Story: Gary Koz Mraz Photos: Ron Sinoy
Californians love big twins; in fact we spend an enormous amount of money making big twins bigger. Not satisfied with the original size of jugs, we want ‘em pumped up, and we’re not the only ones obsessed with the twins. The British have been expanding their Parallel-Twins for decades and the Italian’s have taken the twins to whole new level. The sexy Motto Guzzi California is no exception, sporting a massive set of twin’s 90 degree transverse. However they hang – Vertical, Parallel or Transverse – big bodacious air cooled twins always capture Californians’ attention.
Over forty years ago Motto Guzzi introduced the California and this 8th generation motorcycle continues to play a leading role in the collective imagination of motorcyclists all over the world. First introduced back in 1971 this machine’s powerful personality was based on the tried and tested frame of the V7 Special and its legendary 90° 757cc V twin engine. This frame/engine combination proved such a tremendous international success that it was eagerly adopted by the Los Angeles Police Department and later by police departments in other states. The rest is history and the California’s wheels have never stopped turning, neither has its development. Year after year, the bike’s styling and technology have been updated without altering its original character and spirit. Growing up in California I’ve always loved the intimidating Guzzi cop bike look. For a company that’s been continually manufacturing motorcycles since 1921 we don’t see a Moto Guzzi California on our freeways often, but when we do, we stand in admiration.
The 2014 California 1400 is truly a work of art. Designed by Miguel Galluzzi, designer of the original Ducati Monster, he is now head of the Piaggio Group Advanced Design center in Pasadena. Visually pleasing from its unique headlamp cluster with RDL and LED daytime lighting to the flush mount LED taillights this California seems dedicated to modern riders who love the classic Guzzi styling. Supplementary fog lights controlled from the right hand switch block, windshield with stainless steel trim, shiny chrome handlebars and two-tone seat. Style wise Motto Guzzi had paid close attention to details. From the metal badging to the chrome protection rails of the hard bags, this motorcycle is aesthetically balanced and beautiful from any angle.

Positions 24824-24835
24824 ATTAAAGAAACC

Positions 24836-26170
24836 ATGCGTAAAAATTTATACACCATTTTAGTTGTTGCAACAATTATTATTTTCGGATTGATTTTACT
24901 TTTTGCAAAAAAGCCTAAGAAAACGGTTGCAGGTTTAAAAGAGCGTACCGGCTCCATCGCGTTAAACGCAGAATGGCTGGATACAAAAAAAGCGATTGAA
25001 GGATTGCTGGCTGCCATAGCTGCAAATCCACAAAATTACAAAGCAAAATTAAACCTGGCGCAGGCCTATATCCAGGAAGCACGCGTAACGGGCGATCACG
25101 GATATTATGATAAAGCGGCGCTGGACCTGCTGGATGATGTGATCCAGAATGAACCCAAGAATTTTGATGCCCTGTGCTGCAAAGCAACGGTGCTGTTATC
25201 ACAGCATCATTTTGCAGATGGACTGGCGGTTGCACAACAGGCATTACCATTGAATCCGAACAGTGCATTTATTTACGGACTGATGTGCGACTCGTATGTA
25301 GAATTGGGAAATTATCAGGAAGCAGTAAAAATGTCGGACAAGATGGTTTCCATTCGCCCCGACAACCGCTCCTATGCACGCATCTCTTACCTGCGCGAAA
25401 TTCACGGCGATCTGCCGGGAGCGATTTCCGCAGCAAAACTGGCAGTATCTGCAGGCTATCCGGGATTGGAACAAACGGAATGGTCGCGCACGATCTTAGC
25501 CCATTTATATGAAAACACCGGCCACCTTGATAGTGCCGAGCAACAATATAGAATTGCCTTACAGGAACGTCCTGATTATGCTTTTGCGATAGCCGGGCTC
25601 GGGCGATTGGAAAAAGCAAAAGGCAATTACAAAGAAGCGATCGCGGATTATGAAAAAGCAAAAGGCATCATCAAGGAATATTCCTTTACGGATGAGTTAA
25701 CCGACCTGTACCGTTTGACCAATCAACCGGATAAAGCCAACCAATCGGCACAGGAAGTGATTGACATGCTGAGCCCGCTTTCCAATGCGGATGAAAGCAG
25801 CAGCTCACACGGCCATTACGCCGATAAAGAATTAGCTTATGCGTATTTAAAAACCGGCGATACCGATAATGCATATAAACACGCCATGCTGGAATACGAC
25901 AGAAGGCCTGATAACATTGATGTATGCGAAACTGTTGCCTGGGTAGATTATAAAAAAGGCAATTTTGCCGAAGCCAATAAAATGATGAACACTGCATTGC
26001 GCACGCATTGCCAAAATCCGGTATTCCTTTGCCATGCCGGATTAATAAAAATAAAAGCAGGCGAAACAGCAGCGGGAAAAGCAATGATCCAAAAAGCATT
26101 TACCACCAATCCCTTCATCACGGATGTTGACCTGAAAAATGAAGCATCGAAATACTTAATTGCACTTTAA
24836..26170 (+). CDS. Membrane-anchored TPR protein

The bigger 1380cc air cooled twins (up from 1064) are muscular and torquey. This big twin springs to life with a jerk to the left and settles into a wonderful vibration reminiscent of Guzzi’s American cousin Harley-Davidson. Once at speed this transverse twin run smooth as silk. This ultimate evolution of the Guzzi 90-degree V-Twin was developed at Aprilia in Noale, where Piaggio’s R&D department is now located. Its cam-in-head, eight-valve, rubber-mounted engine has been bumped to 1380cc by enlarging the 1200’s bore from 95 to 104mm and retaining the 81.2mm stroke. Twin-spark ignition (two plugs per head) ensures a clean burn in those huge cylinders. Moto Guzzi claims 96 horsepower and 88.5 foot-pounds of peak torque.
Modern electronics are key: The MGCT, as Guzzi calls its traction control system has three riding modes: Veloce (Sport), Turismo (Touring), and Pioggia (Rain). After firing the California 1400 Custom up, press the red starter button to the right and hold it down for a second, then release. The engine mode display in the speedo gauge will have a bar around it, and then tap the starter to cycle through the engine maps. Once it is illuminated on the display, hold the Mode button down a sec then you’re able to adjust the traction control settings. It is during hard launches and hard braking that the effectiveness of the traction control is most evident. Off the line, it keeps the back wheel from spinning out so the motorcycle just hooks up and goes. During hard braking, it keeps the bike upright, in line and steady. The 2014 is the first year with throttle-by-wire fuel injection with a 52mm throttle body.